"Section 605. The county taxes are to be collected as all other taxes.
"Section 606. Railroad property situated in any city or incorporated town may be taxed for city or town purposes, upon a valuation thereof made upon the same basis as the property of individuals, and this section is to apply to the foregoing as well as to the following modes of taxation herein provided for.
"Section 607 provides that every railroad accepting this act, and annually paying to the auditor of public accounts the taxes hereinafter provided for, and signifying its acceptance in writing, shall be exempt from all the foregoing provisions, except section 606 in relation to cities and towns, and such payment shall be in full of all state and county taxes; fifty per cent of the amount paid to be placed to the credit of the counties through which the railroad may pass, to be divided amongst them according to the number of miles in each. Lands owned by such railroad companies, and not used in operating the roads, shall be taxed as other property and for all purposes.
"Section 608. Each railroad company whose line is in whole or in part in this State shall, if it accepts the provisions of this act, pay to the state treasurer, on the warrant of the auditor, on or before the 31st day of December, in each and every year, a privilege tax as follows, to wit: [Here follows a list of the existing railroads in the State, their names being given and the sums required of each.] Provided, That no railroad company shall be subject to taxation under this chapter while the same is in process of construction, but if any part of any road shall be finished and used for profit, the part so used shall be taxed although the whole road may not be finished." Code Mississippi, 1880, 194 et seq.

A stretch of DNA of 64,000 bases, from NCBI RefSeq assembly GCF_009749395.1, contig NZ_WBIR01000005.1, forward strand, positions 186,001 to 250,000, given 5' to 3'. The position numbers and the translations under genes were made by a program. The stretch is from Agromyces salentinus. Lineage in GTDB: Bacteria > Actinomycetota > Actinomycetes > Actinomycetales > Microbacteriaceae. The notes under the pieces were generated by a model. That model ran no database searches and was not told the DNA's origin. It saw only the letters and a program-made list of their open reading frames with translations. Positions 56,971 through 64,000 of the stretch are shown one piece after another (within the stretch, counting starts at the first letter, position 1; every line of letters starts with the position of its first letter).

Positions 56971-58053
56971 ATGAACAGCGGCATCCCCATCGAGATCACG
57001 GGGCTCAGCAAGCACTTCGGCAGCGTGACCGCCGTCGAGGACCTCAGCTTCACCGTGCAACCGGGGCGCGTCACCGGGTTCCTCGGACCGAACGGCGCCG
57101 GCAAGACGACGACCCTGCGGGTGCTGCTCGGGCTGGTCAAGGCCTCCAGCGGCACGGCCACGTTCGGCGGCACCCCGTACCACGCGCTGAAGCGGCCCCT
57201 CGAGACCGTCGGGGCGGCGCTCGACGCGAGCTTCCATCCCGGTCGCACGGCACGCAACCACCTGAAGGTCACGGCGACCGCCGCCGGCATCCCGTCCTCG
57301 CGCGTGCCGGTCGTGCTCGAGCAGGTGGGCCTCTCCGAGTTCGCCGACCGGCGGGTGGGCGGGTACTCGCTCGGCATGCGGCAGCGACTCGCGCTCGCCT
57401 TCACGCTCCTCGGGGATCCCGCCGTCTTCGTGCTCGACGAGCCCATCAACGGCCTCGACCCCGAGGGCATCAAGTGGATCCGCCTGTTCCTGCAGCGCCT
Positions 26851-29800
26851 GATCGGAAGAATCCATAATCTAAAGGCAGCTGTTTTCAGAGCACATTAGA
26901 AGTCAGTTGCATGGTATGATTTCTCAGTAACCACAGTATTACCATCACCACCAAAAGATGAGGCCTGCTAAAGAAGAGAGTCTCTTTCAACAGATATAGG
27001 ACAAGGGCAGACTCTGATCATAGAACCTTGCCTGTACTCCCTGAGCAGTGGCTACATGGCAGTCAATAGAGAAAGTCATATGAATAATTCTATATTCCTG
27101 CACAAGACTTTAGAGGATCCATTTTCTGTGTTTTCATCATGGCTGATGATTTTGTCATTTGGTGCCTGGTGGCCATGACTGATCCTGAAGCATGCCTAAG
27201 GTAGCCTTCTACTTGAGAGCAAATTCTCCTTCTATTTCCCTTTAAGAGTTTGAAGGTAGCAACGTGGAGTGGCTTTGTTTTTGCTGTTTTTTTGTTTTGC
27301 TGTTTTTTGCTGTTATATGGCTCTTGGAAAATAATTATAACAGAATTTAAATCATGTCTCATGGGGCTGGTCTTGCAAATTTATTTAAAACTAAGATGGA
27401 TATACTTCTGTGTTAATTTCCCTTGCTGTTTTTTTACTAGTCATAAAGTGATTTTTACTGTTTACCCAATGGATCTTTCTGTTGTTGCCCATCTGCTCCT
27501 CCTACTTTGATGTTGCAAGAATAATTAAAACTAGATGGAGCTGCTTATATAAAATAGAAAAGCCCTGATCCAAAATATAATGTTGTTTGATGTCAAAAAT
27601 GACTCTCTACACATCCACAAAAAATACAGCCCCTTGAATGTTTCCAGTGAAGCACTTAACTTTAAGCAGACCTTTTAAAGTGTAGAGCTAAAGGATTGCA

In 1884, section 604, so far as it provided for putting a purchaser of a railroad under the tax sale therein mentioned, in possession of the road, was repealed, and section 607 was so amended as to give to the counties two-thirds, instead of fifty per cent, of the privilege tax.
Section 608 was amended so as to read:
"Each railroad company whose line is in whole or in part in this State shall, if it accepts the provisions of this act, pay to the state treasurer, on the demand of the auditor, on or before the fifteenth day of December in each and every year, a privilege tax as follows, to wit: [then follow the names of the companies, not including appellant.] All the railroads not named herein, and not exempt from taxation by their charters, sixty dollars per mile: Provided, That no railroad company shall be subject to taxation under this chapter while the same is in process of construction — but if any part of any road shall be finished and used for profit, the part so finished shall be taxed, although the whole road may not be finished — nor where the same is now exempt from taxation by its charter." Laws Mississippi, 1884, 29, 30, c. 22.